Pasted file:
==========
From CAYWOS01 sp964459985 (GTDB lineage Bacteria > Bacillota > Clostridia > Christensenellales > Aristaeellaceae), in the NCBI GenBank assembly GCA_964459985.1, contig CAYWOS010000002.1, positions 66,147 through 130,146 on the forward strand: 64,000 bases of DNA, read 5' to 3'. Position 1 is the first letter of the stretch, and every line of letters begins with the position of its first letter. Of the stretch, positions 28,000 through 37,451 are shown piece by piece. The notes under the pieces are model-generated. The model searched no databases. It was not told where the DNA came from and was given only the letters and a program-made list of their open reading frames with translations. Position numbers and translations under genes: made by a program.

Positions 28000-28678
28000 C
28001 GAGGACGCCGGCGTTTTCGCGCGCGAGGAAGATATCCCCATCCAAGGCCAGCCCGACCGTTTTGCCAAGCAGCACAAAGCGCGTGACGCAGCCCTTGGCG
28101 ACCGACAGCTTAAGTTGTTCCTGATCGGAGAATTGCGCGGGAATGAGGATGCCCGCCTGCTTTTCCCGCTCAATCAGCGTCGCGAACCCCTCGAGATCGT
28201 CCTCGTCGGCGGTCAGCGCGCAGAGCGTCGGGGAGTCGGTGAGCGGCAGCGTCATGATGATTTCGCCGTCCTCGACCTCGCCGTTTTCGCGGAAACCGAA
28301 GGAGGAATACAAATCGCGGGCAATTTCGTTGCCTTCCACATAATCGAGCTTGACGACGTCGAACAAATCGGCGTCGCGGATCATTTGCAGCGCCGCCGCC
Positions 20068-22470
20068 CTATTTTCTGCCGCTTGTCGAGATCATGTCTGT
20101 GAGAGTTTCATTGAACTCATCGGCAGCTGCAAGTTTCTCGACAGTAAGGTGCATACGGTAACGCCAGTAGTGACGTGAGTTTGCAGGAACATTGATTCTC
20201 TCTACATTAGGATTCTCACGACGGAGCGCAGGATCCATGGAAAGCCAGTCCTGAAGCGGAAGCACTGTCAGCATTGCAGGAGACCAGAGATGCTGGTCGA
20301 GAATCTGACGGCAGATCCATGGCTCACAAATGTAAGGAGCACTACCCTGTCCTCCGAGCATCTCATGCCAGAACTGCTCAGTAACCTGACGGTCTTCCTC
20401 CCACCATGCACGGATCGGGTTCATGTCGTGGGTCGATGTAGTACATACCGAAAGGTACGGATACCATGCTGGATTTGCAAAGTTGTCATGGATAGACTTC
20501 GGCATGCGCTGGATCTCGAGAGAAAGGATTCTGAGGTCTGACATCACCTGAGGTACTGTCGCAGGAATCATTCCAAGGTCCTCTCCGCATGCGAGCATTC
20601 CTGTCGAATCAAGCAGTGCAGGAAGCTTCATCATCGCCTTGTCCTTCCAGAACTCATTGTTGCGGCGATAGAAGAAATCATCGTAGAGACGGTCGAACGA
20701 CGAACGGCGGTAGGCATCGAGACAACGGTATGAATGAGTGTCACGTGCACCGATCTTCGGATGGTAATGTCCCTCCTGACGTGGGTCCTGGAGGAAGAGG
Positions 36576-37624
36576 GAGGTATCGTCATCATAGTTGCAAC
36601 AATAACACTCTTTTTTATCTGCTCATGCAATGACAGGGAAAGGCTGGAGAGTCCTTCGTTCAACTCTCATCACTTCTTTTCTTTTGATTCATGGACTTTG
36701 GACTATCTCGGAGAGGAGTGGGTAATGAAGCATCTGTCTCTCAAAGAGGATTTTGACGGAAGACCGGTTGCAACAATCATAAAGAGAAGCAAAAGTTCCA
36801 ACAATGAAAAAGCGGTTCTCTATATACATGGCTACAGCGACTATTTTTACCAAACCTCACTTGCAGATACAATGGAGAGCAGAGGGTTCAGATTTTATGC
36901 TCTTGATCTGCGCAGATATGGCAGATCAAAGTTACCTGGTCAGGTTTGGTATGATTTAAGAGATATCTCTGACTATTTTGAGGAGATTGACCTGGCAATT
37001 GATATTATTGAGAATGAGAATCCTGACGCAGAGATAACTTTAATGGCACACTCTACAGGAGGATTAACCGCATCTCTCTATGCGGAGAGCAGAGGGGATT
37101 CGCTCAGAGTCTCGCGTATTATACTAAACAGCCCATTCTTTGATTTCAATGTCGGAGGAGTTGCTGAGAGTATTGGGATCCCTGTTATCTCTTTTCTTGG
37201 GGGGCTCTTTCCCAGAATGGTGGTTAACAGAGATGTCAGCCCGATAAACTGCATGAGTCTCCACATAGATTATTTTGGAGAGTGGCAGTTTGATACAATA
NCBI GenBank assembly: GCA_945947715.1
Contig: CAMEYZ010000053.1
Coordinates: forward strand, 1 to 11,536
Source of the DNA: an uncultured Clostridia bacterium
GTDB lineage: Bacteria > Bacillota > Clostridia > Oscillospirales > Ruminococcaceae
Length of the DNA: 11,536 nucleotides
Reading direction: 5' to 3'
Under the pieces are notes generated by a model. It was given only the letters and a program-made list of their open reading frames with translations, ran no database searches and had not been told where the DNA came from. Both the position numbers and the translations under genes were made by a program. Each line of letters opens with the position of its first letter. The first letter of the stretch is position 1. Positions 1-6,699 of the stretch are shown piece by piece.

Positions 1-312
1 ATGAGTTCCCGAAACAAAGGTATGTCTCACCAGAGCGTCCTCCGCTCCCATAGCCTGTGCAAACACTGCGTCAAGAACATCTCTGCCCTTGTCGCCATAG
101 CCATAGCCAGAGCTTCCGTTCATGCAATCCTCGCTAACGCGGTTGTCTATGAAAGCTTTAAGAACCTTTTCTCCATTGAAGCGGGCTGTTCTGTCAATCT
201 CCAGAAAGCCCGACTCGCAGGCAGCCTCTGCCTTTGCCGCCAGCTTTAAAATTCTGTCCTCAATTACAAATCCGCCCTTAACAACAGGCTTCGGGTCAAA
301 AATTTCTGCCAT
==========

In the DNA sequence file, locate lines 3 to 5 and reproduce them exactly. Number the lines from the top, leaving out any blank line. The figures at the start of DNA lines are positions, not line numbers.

28000 C
28001 GAGGACGCCGGCGTTTTCGCGCGCGAGGAAGATATCCCCATCCAAGGCCAGCCCGACCGTTTTGCCAAGCAGCACAAAGCGCGTGACGCAGCCCTTGGCG
28101 ACCGACAGCTTAAGTTGTTCCTGATCGGAGAATTGCGCGGGAATGAGGATGCCCGCCTGCTTTTCCCGCTCAATCAGCGTCGCGAACCCCTCGAGATCGT